Double Victory: Minorities and Women During World War II
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Pyke, Geoffrey Nathaniel (1894–1948)

Eccentric inventor who proposed, among other imaginative projects, that huge transports and aircraft carriers be made from ice. Born into a well-to-do family in London in 1894, Geoffrey Pyke studied at Wellington and then Cambridge, but he left school to pursue a career in journalism. As Reuters correspondent in Denmark during the summer of 1914, Pyke reported on German military and naval movements until he was ejected from that country. He subsequently found work with the Daily Chronicle as a correspondent within Germany. Reaching Berlin in late September 1914, Pyke was soon jailed as a spy, but he escaped the following summer and returned to London. By the early 1920s, Pyke's passions turned to the education of children, and he founded the Malting House School in Cambridge, which stressed laboratory sciences.

Pyke designed a modified Harley-Davidson motorcycle to help the Republican cause in the Spanish Civil War. After he became a scientific adviser to Vice Admiral Lord Louis Mountbatten in British Combined Operations in March 1942, certain examples of Pyke's military-scientific ideas began to bear fruit, such as a prototype snowmobile known first as the "Plough" and then more commonly as the "Weasel." Pyke also proposed making ships of ice to serve as unsinkable aircraft carriers for antisubmarine warfare and amphibious operations support. Both Mountbatten and Prime Minister Winston L. S. Churchill supported the proposal and authorized development of the idea.

The project was code-named habbakuk (an official spelling perpetuating an Admiralty clerk's erroneous rendition of the prophet Habakkuk's name). Pyke's group concluded that the ice ship would need to be half a mile long, with a hull 30 feet thick made of reinforced ice known as "Pykrete." This mixture of solidly frozen water and wood pulp was stronger and more stable than ice and less inclined to melt. Pipes circulating cold air would keep the hull permanently frozen.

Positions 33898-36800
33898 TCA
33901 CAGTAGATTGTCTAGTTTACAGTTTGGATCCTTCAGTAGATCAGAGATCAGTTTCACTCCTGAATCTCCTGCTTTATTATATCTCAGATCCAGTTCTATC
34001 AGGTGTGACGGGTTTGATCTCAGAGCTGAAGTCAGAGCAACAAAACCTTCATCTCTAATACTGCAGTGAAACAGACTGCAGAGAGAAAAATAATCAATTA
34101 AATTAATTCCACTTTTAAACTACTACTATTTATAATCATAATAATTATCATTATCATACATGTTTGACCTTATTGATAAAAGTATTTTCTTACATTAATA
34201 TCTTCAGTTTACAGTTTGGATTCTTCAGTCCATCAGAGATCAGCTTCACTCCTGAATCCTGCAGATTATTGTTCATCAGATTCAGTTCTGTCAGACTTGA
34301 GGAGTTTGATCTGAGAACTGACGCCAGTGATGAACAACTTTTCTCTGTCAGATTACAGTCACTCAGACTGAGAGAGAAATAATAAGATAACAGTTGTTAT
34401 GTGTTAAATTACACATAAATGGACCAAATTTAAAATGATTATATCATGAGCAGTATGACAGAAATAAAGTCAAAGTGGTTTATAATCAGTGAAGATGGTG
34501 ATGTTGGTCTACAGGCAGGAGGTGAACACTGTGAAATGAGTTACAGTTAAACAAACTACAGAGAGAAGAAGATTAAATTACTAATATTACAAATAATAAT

A prototype 50-foot-long Pykrete ship was built at Patricia Lake in Alberta, Canada, in spring 1943 and proved successful. The British were enthusiastic and put forth plans to build a fleet of these vessels, but the price tag was a staggering $70 million. The British could not afford this sum and the Americans thought the project impractical, and none were built.

After the war, Pyke helped the fledgling National Health Service solve staffing problems. Pyke, who battled depression all his adult life, committed suicide on the night of 21–22 February 1948.

C. J. Horn and Gordon E. Hogg


Further Reading
Avery, Donald H. H. The Science of War: Canadian Scientists and Allied Military Technology during the Second World War. Toronto, Canada: University of Toronto Press, 1998.; Lampe, David. Pyke: The Unknown Genius. London: Evans Brothers, 1959.; Mitchell, John. Eccentric Lives and Peculiar Notions. London: Harcourt, 1984.
 

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